Periodisation and macro cyles

Athletes need to programme their training year carefully so they can improve fitness, optimise performance and peak during competition as well as reduce injury risk. Periodisation is key to planning a training programme and involves dividing the year into specific blocks with each block having a particular goal.

These training blocks are referred to as cycles and periodisation divides training into three cycles; the macrocycle, mesocycle and the microcycle.

Macrocycle

Typically includes all 52 weeks of your annual training plan and involves a long term performance goal. This cycle includes the preparation, competition and recovery phases of your plan. A macrocycle provides an overview of your training regimen and allows you to incorporate long-term planning in order to peak at competition time.

The preparation period

The length of the preparation period is depended on the sport, however typically occurs 8-12 weeks before the start of competition. Performers will block the preparation period into mesocycles. The first mesocycle will involve general conditioning, improving building aerobic fitness, strength, speed and flexibility. Training will be high in volume and frequency.  This general conditioning cycle is then followed by targeted cycles aimed at developing specific areas of fitness for example strength or speed. This may involve decreasing the volume of training but increasing the intensity. By the end of the preparation period, an athlete should be aiming to get to peak fitness for competition.

The competition period

Performers will focus on maintaining their fitness levels throughout their competitive season.  The competition period will include more rest/recovery days as the athlete will be competing and training.  The performer must aim to maintain peak fitness when competing. During this phase, athletes may focus on skills, strategies and techniques. Training volume is reduced but intensity is still high.

The transition period

Also known as the off season, the period allows an athlete to recovery physically and mentally from a demanding season. The transition period may involve complete rest along with active recovery. Active recovery will consist of low intensity aerobic or strength work. The training will increase as the next preparation phase draws closer.

Mesocycles

Mesocycles are typically 3-6 weeks in length and have a specific targeted outcome. These involve developing a particular component of fitness such as power, strength or endurance. The more important the component, the longer an athlete may spend on it. The mesocycles are broken down into microcycles.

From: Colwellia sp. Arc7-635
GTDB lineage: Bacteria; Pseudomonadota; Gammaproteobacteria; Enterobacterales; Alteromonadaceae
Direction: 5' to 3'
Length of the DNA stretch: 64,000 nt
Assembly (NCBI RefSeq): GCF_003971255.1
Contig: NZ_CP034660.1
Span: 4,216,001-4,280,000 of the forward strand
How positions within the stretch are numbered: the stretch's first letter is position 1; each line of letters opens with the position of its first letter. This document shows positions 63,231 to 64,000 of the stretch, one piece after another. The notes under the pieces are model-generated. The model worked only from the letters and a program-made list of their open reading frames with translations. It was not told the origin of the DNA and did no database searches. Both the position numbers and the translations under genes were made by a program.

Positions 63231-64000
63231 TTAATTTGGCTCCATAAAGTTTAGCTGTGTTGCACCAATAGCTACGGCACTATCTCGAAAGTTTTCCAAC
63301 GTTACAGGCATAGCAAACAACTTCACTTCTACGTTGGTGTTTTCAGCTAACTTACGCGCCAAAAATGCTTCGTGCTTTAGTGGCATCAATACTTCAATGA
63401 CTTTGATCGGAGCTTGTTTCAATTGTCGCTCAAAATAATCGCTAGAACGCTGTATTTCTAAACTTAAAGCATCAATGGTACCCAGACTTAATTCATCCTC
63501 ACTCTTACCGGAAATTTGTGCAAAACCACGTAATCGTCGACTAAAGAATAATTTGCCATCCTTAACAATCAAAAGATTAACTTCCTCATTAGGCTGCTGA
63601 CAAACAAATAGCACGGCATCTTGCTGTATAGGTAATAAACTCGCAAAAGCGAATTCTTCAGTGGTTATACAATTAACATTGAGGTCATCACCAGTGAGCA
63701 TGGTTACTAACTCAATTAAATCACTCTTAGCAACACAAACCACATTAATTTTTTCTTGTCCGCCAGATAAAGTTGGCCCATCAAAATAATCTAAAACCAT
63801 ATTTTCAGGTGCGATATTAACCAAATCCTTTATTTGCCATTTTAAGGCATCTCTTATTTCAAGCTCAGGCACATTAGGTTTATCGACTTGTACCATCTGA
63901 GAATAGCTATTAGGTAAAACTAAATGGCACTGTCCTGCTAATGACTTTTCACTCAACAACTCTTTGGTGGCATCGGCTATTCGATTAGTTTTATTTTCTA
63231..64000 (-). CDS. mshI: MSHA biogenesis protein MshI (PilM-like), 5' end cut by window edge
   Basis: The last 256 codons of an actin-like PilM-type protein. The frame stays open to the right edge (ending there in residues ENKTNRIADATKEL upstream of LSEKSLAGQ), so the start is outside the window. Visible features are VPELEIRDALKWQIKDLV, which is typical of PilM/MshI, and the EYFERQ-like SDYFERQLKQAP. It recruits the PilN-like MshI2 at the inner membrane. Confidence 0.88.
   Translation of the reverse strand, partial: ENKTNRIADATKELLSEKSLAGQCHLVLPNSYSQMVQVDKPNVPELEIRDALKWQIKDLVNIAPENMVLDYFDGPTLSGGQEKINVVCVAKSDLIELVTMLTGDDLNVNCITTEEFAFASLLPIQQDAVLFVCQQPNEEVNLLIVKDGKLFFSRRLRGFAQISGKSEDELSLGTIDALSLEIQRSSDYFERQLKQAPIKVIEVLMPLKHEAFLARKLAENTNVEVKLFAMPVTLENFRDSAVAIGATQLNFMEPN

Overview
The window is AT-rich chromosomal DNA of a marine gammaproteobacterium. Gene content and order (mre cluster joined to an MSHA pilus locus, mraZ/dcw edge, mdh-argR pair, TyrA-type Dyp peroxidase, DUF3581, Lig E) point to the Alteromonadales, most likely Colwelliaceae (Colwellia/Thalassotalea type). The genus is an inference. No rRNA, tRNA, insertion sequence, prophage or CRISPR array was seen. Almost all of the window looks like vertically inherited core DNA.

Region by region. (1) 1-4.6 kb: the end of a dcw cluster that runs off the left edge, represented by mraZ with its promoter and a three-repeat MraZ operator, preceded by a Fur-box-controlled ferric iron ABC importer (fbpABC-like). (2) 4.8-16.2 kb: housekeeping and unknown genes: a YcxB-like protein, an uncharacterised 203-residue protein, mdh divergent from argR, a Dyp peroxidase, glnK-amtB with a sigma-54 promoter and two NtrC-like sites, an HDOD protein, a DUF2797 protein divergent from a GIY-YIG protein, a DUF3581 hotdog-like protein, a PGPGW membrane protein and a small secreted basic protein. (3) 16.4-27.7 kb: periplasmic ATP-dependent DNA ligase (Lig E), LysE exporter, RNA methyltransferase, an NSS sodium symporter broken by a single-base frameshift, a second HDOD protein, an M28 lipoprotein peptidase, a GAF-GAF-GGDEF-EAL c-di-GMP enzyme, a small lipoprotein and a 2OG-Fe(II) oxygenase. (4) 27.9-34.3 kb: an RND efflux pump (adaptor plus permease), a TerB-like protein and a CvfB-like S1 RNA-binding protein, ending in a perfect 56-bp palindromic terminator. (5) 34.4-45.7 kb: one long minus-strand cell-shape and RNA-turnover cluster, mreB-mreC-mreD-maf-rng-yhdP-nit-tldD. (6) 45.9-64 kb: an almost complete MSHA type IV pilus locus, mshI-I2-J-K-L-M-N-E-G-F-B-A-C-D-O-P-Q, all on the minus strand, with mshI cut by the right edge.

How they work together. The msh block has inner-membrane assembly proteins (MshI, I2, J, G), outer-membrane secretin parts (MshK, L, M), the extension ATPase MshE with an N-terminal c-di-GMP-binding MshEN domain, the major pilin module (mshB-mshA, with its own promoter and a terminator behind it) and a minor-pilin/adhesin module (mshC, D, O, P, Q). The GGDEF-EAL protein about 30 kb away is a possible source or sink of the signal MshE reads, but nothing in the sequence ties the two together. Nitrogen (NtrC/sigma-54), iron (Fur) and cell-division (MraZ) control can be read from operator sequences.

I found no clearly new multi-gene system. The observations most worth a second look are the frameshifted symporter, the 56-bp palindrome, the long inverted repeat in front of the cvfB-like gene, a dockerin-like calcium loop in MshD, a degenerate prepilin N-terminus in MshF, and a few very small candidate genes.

Microcycles

A microcycle is the shortest training cycle, typically a week training block. A microcycle provides the information an athlete needs to complete their training for that week. Microcycles may be similar from week to week, for example a weight training microcycle may have the same exercises however the weight lifted may increase during different cycles. Microcycles may also be different from week to week, for example a running programme may have different intensity, duration and training method guidelines.

Example macrocycle for a footballer

macrocycle

Athletics example

The design of the macro, meso and micro cycles will depend on the sport, season length and major event to peak for. Below is an example for an athlete looking to peak for the Olympics in July 2020.

Transition

This begins in September 2019 with the aim of rest and recovery.

  • The end of the season previous season (August 2019)
  • Allow the body and mind to recover.
  • Involves active rest and consist of low intensity aerobic and strength work.
  • Training may build as preparation season begins.

Preparation/pre seasons

Phase one - General conditioning:

  • General conditioning improved; CV fitness, strength, power, flexibility improved.
  • High training frequency and volume.
  • Preparation for 2020 Olympics begins in November 2019.

Phase two - Specific conditioning:

  • Specific areas of fitness targeted and improved.
  • Training volume decreases but training intensity increases.
  • Sport specific focus.
  • In December 2019 more targeted training begins. This focused training continues up until the start of the competition season in April 2020.

Competition

Phase three:

  • Athlete now competing so training volume decreases, rest days incorporated.
  • Specific skills focused on.
  • Smaller competitions begin in April 2020 building towards Olympics.

Phase four:

  • Training tapered approximately two weeks before event.
  • Training volume reduced to avoid injury.
  • Training intensity is still high.
  • Peak for Olympics.
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